Therefore, it’s from that point of understanding that I am going to provide you with my utterly worthless, and culturally baseless outlook on this region and its place in the global cannabis industry. (if you’ve spent some time in Asia, you would understand how important the previous sentence is…it’s the “forward looking statements” clause of the East.)

Setting the Scene – what has happened so far

As mentioned above, Cannabis has been part of the medical culture of Thailand and much of Asia for thousands of years. Here in Bangkok, on the walls of Wat Pho, considered the birthplace of Thai Buddhism, there are multiple recipes for traditional medicines using Ganja, or cannabis, as a key ingredient. Treating multiple indications and part of the traditional pharmacopeia to this day, they have remained an active ingredient in the world of traditional medicine, protected from extinction by a loophole in the law and kept under the radar by hiding in plain sight.

As Thailand joined the modern world over the past 70 years, its medical system has also become more westernised and jaded towards traditional treatments, but it never fully eclipsed traditional medicine, which held pride of place among millions of adherents and maintained a level of belief unmatched anywhere in the western world.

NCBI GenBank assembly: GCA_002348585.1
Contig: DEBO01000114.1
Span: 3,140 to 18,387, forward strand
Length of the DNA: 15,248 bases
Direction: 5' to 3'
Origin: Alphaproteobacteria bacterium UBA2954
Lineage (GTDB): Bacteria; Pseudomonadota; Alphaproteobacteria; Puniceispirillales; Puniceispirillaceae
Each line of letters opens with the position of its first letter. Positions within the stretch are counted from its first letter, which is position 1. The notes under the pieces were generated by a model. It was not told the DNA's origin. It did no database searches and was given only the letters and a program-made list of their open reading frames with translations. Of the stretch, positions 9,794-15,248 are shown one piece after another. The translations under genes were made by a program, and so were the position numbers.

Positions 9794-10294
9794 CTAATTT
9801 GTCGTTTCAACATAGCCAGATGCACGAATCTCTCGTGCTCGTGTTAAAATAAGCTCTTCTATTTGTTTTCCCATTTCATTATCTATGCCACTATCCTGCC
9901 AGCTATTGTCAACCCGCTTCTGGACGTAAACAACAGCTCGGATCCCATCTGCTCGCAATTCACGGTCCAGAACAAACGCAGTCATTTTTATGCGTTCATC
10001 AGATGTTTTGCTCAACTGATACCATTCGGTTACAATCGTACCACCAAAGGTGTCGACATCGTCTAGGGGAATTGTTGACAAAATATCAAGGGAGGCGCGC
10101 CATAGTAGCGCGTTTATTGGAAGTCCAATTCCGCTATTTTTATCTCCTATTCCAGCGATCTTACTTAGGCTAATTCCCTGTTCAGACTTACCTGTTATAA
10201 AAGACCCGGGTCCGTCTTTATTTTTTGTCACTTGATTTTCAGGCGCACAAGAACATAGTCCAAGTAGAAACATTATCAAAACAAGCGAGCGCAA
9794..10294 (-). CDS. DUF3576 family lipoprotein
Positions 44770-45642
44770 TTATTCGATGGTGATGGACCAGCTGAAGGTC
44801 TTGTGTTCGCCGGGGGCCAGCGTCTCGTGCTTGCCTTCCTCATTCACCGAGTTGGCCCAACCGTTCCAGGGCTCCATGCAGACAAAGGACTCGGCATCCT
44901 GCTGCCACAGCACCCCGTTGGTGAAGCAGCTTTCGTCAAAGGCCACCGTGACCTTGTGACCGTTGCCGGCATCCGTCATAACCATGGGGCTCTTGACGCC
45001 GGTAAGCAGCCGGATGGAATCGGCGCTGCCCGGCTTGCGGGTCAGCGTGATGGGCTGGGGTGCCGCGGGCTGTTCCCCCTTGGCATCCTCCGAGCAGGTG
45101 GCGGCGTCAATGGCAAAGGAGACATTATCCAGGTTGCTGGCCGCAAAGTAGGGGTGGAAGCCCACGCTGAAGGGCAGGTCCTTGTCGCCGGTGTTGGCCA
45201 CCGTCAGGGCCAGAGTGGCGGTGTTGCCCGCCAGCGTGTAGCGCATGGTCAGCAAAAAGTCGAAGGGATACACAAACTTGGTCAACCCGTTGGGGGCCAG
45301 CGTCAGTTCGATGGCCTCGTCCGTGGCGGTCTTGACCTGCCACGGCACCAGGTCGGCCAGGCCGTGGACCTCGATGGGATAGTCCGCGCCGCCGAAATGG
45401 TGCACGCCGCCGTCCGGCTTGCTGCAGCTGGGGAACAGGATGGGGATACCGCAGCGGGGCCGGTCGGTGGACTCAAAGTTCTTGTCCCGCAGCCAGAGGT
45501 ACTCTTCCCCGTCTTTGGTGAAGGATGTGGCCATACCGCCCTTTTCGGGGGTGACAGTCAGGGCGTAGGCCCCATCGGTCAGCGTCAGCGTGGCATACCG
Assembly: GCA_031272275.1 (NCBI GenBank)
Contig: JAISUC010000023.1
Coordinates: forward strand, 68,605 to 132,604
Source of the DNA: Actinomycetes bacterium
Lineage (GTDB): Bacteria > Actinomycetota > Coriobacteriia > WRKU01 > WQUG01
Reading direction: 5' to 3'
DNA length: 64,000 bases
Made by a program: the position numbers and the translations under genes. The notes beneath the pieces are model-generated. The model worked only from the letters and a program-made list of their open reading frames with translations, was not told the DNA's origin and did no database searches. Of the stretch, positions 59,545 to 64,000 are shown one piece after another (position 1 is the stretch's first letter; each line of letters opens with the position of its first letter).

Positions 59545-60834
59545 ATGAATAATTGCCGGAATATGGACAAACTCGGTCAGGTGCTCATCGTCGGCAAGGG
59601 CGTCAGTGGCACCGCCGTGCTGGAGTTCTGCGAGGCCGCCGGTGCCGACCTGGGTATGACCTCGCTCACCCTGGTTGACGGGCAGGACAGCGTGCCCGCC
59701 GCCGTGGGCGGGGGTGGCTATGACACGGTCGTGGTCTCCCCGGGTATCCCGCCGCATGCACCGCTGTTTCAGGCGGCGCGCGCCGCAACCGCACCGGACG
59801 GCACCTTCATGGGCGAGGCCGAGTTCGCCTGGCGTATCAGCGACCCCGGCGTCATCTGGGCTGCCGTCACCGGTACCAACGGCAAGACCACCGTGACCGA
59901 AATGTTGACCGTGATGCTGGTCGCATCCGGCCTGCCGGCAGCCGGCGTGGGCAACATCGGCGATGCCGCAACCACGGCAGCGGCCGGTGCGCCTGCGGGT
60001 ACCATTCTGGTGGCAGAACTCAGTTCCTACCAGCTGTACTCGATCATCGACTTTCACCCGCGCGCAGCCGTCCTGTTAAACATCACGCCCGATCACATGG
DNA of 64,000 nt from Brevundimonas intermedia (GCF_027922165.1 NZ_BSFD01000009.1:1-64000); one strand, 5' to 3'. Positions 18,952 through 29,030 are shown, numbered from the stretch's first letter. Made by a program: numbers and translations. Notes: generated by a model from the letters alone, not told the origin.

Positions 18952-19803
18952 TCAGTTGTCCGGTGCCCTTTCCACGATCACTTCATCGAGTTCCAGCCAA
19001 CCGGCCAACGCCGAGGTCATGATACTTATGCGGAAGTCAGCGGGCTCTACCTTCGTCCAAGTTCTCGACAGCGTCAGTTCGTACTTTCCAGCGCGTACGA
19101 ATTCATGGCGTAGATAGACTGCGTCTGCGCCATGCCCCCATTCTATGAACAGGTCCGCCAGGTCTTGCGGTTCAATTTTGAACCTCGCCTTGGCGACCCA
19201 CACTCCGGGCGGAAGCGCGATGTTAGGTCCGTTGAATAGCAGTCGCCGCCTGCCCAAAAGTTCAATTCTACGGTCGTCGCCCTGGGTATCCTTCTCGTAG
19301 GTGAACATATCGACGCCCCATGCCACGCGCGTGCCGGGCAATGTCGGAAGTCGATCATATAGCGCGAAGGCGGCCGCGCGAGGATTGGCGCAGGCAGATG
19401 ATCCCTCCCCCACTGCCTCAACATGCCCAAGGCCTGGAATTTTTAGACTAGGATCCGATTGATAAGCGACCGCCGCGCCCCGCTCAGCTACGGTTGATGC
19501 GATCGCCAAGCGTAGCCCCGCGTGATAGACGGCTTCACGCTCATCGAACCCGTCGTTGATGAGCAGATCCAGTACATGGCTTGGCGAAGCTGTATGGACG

A few years ago, in the midst of political stagnation and as they say “it was the silly season”, one political party looked at what was happening abroad (read: Canada) with the booming cannabis industry (read: big ticket IPO’s with big boosts to GDP and extra benefits on the side for those in the know), and decided it might be a good time to bring out old school Thai medicine as a tool for progress (read: and votes).